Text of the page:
Variable voltage
I haven't seen this one done yet, but it is pretty straight forward. The current is measured and voltage is increased or decreased appropriately. The voltage can be supplied using a switching supply so that it is not a power hog.
Right now the middle two seem to be the most used solutions. Frankly, the variable voltage solution should be given a try.

There are two kinds of stepper motors:

A bipolar stepper motor has two coils. The each coil can be individually activated. Call one coil the north south coil and the other the East West coil. This gives 8 possible activation combinations - N, NE, E, SE, W, SW, W, and NW. A bipolar stepper motor as a total of four wires -- 2 wires for the north south coil and the 2 wires for the east west coil. Bipolar stepper motor coils need to be driven with an H bridge to be able to control which direction the current flows through the coil.
A unipolar stepper motor is one that that has two coils, but the each coil has a center tap. Furthermore, the windings on one side of the centertap are clockwise and on the other side they are counter clockwise. What this means is that current from the centertap to one side will activate the coil in one direction (say north) and current from the centertap to the othe size will activate the coil in the opposite direction (in this case south.) A unipolar stepper motor can connect the centertap to a positive voltage and use one transitor on either end of the coil to control energization direction. Thus, a unipolar stepper motor does not need an H-bridge to control current direction. In general, a unipolar stepper motor of a given mass has half the torque of a similar mass bipolar stepper motor. This is because only half the coil is active at a time.
Interestingly enough, it appears to be possible to use unipolar stepping motors in a bipolar mode. The only catch is you have to cut the current in half because there are twice as many turns active at a time. Very interesting.

There are at least three ways of connecting the motor to the lead screws:

Direct drive
Direct drive hooks the motor shaft directly to the lead screw shaft. Done properly, there is no additional backlash introduced.
Belt drive
The motor shaft is attached to the lead screw shaft with a drive belt. A reduction ratio can be added to slow down a faster DC motor and get correspondingly more torque. There is an opportunity to add some backlash into the system with belt drive.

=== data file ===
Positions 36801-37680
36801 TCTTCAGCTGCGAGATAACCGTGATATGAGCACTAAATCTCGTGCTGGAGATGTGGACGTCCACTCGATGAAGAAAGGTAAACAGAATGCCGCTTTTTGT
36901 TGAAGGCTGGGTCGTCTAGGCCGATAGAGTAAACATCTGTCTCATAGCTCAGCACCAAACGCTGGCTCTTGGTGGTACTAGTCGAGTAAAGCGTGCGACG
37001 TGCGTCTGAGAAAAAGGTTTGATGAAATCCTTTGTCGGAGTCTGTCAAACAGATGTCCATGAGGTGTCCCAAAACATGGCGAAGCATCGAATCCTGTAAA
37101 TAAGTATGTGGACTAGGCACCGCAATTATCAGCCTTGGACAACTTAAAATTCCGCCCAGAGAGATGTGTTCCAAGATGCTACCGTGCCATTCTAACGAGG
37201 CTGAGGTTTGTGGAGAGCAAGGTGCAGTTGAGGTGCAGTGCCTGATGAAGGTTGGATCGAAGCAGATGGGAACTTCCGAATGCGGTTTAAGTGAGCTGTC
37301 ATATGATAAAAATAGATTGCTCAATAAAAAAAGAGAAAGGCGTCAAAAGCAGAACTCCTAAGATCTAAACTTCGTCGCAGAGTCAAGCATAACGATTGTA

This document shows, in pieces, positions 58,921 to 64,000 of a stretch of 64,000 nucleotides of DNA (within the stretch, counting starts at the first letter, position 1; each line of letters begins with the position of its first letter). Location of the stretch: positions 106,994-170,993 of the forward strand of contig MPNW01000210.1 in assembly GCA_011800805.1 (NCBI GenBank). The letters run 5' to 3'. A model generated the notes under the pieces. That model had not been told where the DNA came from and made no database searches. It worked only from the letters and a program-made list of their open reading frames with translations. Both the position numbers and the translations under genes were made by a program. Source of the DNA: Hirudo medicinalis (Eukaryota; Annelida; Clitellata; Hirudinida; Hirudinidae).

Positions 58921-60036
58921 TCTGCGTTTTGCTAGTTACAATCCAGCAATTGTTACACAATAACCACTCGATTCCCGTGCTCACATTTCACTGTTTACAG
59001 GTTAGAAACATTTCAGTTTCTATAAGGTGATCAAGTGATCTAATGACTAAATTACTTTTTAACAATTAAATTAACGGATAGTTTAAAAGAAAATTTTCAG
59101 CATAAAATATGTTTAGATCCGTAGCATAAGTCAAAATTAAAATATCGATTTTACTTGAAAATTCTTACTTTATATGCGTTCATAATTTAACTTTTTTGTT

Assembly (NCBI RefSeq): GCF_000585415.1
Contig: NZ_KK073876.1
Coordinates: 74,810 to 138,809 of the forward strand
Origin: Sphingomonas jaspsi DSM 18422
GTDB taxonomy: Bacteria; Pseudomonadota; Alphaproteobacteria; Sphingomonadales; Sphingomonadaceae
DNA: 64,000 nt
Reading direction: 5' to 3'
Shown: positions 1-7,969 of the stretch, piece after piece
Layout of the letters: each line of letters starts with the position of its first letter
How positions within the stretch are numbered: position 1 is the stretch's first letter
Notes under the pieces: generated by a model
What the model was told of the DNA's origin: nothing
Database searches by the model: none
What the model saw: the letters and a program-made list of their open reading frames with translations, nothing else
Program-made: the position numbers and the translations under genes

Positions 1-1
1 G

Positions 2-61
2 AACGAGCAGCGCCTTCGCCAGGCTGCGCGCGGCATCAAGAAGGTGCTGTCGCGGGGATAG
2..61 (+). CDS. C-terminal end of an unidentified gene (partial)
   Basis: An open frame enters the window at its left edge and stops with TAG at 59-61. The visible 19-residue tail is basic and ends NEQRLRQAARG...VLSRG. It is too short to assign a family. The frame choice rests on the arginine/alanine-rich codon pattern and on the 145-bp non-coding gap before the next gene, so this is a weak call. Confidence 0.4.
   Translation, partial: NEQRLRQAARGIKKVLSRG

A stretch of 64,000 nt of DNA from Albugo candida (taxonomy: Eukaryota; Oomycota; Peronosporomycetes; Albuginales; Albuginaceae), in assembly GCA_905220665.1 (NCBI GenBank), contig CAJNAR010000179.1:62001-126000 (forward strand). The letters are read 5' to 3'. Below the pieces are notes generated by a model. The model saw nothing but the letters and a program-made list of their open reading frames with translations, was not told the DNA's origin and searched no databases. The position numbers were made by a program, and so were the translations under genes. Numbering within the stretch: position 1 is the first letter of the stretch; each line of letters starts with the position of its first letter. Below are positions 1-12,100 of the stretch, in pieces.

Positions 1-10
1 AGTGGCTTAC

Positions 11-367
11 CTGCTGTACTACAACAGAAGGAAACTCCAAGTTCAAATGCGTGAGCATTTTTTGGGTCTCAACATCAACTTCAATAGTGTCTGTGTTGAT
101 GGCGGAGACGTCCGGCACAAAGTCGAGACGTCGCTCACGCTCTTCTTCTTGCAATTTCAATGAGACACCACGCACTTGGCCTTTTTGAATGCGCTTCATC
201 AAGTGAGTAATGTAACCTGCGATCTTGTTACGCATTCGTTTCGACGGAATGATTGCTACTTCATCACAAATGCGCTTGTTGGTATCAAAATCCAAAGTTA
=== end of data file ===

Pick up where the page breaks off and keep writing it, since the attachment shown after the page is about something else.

Gear Drive
A gear drive uses a gear train to connect the motor shaft to the lead screw shaft. One simple strategy is to use a worm gear. Like belt drives, backlash can be added to the system.

Thermal expanstion and contraction rears its ugly head in metalworking. As the temperature changes, the metal part, the cutting tool, and the machine tool expand and contract as the temperatur changes. If the cutting tool overheats, it will frequently be rendered unusable. Whenever you are working on part that need that level of accuracy, trying to keep the temperatures constant starts to matter. The big professional machining centers actually will refrigerate the bearings, motors, etc. to keep everything at a constant temperature. The poor mans equivalent is to run everything in an air conditioned shop; not as good, but not as expensive either.

There seem to be at lest five kinds of cooling:

Basically, everything is ether run slow so heat does not build up; or more counter intuitively, things get done fast so that the chips that are thrown out carry most of the heat away.
Flood Cooling
A flood of cooling fluid is drenched over the work piece. Everything is sprayed all over the place. This is very effective and quite messy. You need to have a drip pan to collect the run off, a filter to keep the chips out the pump, a pump to pump it up again, etc. Lastly, the fluid can mess up some the optical encoders out there.
Mist Cooling
A fine mist of coolant is sprayed onto the piece. Seems to work fine. There are lots of complains about the mist getting all over the shop and into people's lungs. Yech.
Drip Cooling
A trickle of cooling fluid is dripped onto the piece. There is much less splatter.
Hybrid Mist/Drip
There seems to be hybrid between mist and drip whereby somebody has a fine mist wand that is sprayed directly onto the part. The lung irration complaints are way down.
Vortec Cooling
Vortec cooling uses swirling presurized air and separates it into hot air and cool air. The cool air is blown onto the part. It is quite loud.
Lastly, the various liquid coolant systems can mess up encoders real fast. Care needs to be taken to keep the encoders sealed gains coolant. It tends to be easier to seal a rotary encoder than a linear encoder.

Where does that leave us? The first issue to deal with is backlash control. For table top systems, ball screws are out because they are too expensive. That leaves conpensation vs. preloading. With preloading friction is way up, so the motors need to be correspondingly larger to overcome the friction. However, this means that the system can be run open loop with no encoders. If encoders are added, they can be the rotoary kind and sealed against any coolant.

If there is going to be no preloading, then backlash compensation is a necessity. Open loop backlash compensaton only works up to a point. Linear DRO's will allow the system to compensate out any backlash. They also compensate out lead screw wear. The linear DRO's need to be sealed agains any coolant.

For small hobby mills, both stepper and servo systems will work. For now, it is probably better to go with stepper motors in NEMA23 frames since that seems to be the better supported solution. It would be tempting at some point in the future to try out an inexpensive gear drive motor directly coupled to the shaft with an inexpensive shaft DRO.

For stepper motors, bipolar motors with either chopper drive or variable voltage seems to be the way to go. Unipolars can be used in bipolar mode.

Copyright (c) 2001-2002 by Wayne C. Gramlich. All rights reserved.